The Algonquians were ________________________ meaning they moved their village or community from place to place to where they could find food. The men hunted and _____________________. The women played an important role in society. They would gather berries, roots, and seeds. They lived in
___________________ or tents covered with birch bark or animal skin. In the summer, to travel, they used _____________________. In the winter they travelled by foot on ______________________ and
also on ________________________. There social structure was _____________________ meaning the men were leaders and head of their families. They believed in spirits and the forces of nature. They would have a _________________________ or medicine man. It was believed this person could expel evil spirits and had power over the ________________________ of nature.
The Iroquois called themselves ____________________________________ meaning the people of the longhouses. The lived in and around the Great Lakes and the St. Lawrence Lowlands. Iroquois villages were usually heavily ______________________ and large. They lived in distinctive ___________________ that were covered by elm bark and could be over 200 feet in length. Different clans would live __________________________ together. The Iroquois social structure was _________________________ meaning the women owned all the property and determined kinship. After a marriage, the man would move into the women’s longhouse and become part of her _________. They were ______________________ meaning they lived permanently in a community and did not move. They would only move for safety or if the area become poor and they could not live off the land. _______________________ provided them with their food. They diet consisted of _________________, squash and beans. The _____________________ owned and tended to the fields under the supervision of the clan mother. Men usually left in the fall for the fall _______________. They would usually return in the middle of the winter. In the spring they would fish. The Iroquois were most known for their strong _________________________ system. This allowed them to endure the first 200 years of colonial history.
3. Do you think this group is nomadic or sedentary? Why or why not?
4. Why do you think there is a fence/wall around the village?
5. Is there any evidence of European influence?
You have been hired as an artist to design a commemorative coin that celebrates the history of the Algonquians. Draw a picture design for the front of the coin. Use aspects of their lives that have been discussed in class and from the reading.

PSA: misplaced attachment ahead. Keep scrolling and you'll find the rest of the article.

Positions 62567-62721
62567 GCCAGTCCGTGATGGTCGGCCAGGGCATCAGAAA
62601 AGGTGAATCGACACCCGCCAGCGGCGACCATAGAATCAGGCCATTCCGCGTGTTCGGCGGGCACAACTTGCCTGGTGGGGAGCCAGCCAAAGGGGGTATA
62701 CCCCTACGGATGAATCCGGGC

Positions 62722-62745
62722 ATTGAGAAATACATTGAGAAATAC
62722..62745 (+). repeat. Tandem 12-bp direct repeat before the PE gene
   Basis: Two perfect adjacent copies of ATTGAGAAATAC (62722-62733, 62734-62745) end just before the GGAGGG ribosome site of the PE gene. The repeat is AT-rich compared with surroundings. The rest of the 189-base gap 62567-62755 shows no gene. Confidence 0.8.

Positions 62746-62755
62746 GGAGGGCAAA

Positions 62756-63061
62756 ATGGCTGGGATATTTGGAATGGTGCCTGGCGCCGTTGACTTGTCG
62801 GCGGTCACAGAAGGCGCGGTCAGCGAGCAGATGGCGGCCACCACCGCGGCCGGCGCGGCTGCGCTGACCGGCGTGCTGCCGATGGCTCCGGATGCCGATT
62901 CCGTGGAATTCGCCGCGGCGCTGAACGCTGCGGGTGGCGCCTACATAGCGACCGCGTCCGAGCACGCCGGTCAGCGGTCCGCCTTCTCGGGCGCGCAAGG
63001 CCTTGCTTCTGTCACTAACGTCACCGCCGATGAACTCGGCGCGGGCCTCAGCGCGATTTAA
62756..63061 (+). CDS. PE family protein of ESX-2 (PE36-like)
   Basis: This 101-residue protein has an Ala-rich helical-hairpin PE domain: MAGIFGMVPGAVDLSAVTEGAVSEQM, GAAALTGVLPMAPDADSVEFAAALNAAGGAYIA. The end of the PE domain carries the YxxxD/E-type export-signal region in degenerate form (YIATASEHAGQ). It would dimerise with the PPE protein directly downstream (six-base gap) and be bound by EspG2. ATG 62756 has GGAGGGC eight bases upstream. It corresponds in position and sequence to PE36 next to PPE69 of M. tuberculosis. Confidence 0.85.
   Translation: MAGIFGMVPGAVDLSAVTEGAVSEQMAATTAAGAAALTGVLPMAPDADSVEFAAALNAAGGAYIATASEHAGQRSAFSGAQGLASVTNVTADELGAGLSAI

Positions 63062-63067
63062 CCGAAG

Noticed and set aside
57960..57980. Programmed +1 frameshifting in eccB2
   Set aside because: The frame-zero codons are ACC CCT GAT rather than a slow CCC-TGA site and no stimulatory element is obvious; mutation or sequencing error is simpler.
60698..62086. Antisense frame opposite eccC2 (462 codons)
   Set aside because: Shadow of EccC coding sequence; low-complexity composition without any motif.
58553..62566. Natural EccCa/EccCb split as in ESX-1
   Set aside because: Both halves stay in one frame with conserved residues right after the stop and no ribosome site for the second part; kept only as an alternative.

Post Activity (Native Peoples)
Native peoples were greatly affected by their environment. It determined all aspects of their lived; the way they eat, dress, travel, and even their homes.
Look at the two native groups studied above. Using the t-chart below, determine how the environment influenced the way each native group lived.
Post Activity: The Plains Indians were another native group that lived around what is now Saskatchewan and parts of Manitoba and Alberta. The plains were flat with few forests. There was much grass for the buffalo to feed off of, so they were abundant and travelled long distances in herds. Answer the following questions about the Plains Indians to determine how they may have lived.
1. Main Food: ___________________________ 2. Clothing made out of? __________________
3. Shelter: Teepee or Longhouse_______________ 4. Nomadic or sedentary? _________________
5. Other food they may have ate from the land: _____________________________________________
6. How would the winter have affected the lives of the Plains Indians? ___________________________
Samuel Champlain and L’habitation
Colonization involves one country (the mother country like France) bringing another separate region under its control for economic purposes. Colonization was a major goal of most Kings in the 16th century. King Louis VIV made it a priority for France to acquire new lands which would bring him greater power and prestige. Any colonies would also act as markets to buy manufactured products from France.
Spain had great success in gaining colonies in Central and South America, so France began to explore North America and attempt to set up a colony there.
Early explorers of North America found success in trading with natives. The French government granted trading monopolies to some companies that promised to invest a portion of their profits and to support missionaries. It became clear though that these companies were not interested in settling and attempting to colonize. Thus, very few settlers immigrated to New France before the French government to greater control and interested in the colony in the 1660’s.
In 1608, Samuel de Champlain attempted to try and establish a settlement in the St. Lawrence Valley, where there was a better access to the Native peoples and the fur trade.
The habitation was built like a small European fort. It served both as a living space and working space for Champlain and the settlers. On July 3, 1608, Champlain landed at the "point of Quebec" and set about fortifying the area by the erection of three main wooden buildings, each two stories tall, that he collectively called the "Habitation", with a wooden stockade and a moat 12 feet (4 m) wide surrounding them. This was the very beginning of Quebec City. In the 1620s, the Habitation at Quebec was mainly a store for the Compagnie des Marchands (Traders Company), Champlain lived in the wooden Fort Saint Louis newly built up the hill (south from the present-day Château Frontenac Hotel), near the only two houses built by the two settler families (the ones of Louis Hébert and Guillaume Couillard, his son-in-law).